Updated: May 5, 2014 at 8:58 am
When Army cadets from the University of Colorado at Colorado Springs and Boulder ROTC programs go on a training exercise, they disappear into the dense bush of Fort Carson away from roads, parks and trails.
"Everything we have there is wilderness and what we brought with us," said Todd Emmert, a cadet in the Mountain Ranger ROTC Battalion at UCCS.
UCCS military science professor Lt. Col. Mark Thompson said the annual exercise, at Fort Carson this April for only the second time since the 1990s, is a great opportunity for cadets of both University of Colorado ROTC departments, and their combined 18 feeder schools, to learn leadership techniques and hone their team-building skills.
During the three-day exercise, cadets from across the Front Range practiced land navigation, squad and platoon tactics, operational planning and even helicopter operations supported by Fort Carson's 4th Combat Aviation Brigade, said Colorado College senior and Mountain Ranger Battalion cadet Grant Rice.
"Every spring we do a joint field training exercise with the northern Colorado ROTC programs, to simulate the conditions of the Leadership Development Assessment Course, which all the juniors go through after their junior year," Grant said.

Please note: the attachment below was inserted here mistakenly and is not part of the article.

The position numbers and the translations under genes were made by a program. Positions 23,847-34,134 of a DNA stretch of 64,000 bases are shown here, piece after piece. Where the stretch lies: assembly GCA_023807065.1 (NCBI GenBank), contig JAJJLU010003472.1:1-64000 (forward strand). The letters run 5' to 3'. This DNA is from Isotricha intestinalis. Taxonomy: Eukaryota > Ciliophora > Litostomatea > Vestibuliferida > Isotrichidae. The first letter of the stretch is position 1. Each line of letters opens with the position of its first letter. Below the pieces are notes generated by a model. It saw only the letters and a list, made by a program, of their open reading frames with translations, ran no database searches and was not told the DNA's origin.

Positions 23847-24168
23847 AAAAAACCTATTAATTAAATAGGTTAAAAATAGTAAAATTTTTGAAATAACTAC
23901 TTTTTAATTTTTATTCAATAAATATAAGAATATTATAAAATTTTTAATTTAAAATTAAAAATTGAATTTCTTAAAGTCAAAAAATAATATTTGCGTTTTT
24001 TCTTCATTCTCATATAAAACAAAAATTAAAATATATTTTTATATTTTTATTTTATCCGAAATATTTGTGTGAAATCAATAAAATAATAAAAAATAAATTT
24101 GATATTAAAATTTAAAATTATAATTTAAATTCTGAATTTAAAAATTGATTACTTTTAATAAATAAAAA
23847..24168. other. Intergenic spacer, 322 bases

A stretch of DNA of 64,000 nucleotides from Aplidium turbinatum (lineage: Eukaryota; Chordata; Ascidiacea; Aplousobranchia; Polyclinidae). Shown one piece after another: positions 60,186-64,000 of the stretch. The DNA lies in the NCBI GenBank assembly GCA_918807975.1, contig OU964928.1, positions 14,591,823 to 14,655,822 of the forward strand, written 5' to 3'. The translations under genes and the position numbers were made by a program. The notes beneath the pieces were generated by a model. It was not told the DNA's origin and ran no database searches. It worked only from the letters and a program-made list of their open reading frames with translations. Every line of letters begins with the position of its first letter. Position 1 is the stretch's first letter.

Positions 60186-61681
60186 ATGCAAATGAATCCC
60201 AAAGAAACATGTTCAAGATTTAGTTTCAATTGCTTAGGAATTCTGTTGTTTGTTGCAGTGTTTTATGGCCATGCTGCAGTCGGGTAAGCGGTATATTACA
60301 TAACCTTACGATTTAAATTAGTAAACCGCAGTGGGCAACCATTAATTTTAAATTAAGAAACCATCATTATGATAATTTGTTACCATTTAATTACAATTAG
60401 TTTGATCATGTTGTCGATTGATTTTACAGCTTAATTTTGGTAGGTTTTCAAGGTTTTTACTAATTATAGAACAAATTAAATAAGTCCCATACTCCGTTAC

A Dover, Mass., native, Grant is an economics major and track athlete at Colorado College, but will receive his commission in the Army from UCCS next month.
Though he's completed the requirements for graduation and commissioning, he said the opportunity to help plan and execute this year's field exercise is a welcome experience to take with him to his dawning career.
"I got the most value out of the planning phase of this exercise. I became pretty familiar with the military decision-making process," Grant said.
ROTC programs put officer training courses at traditional colleges that can lead to commissioning at the end of the program.
Denver native and UCCS freshman Maria Falcon said she had fun mastering land navigation and is interested in learning platoon tactics by observing the training performed by sophomore and junior cadets.
A psychology major, Falcon said her favorite part of the field exercise was watching cadets learn to cooperate.
"It was interesting to see two units come together in cohesion. My ROTC program is a lot different here than Boulder. I could see that immediately. I just love that; because I'm going to need that in the future, being able to work with other people," Falcon said.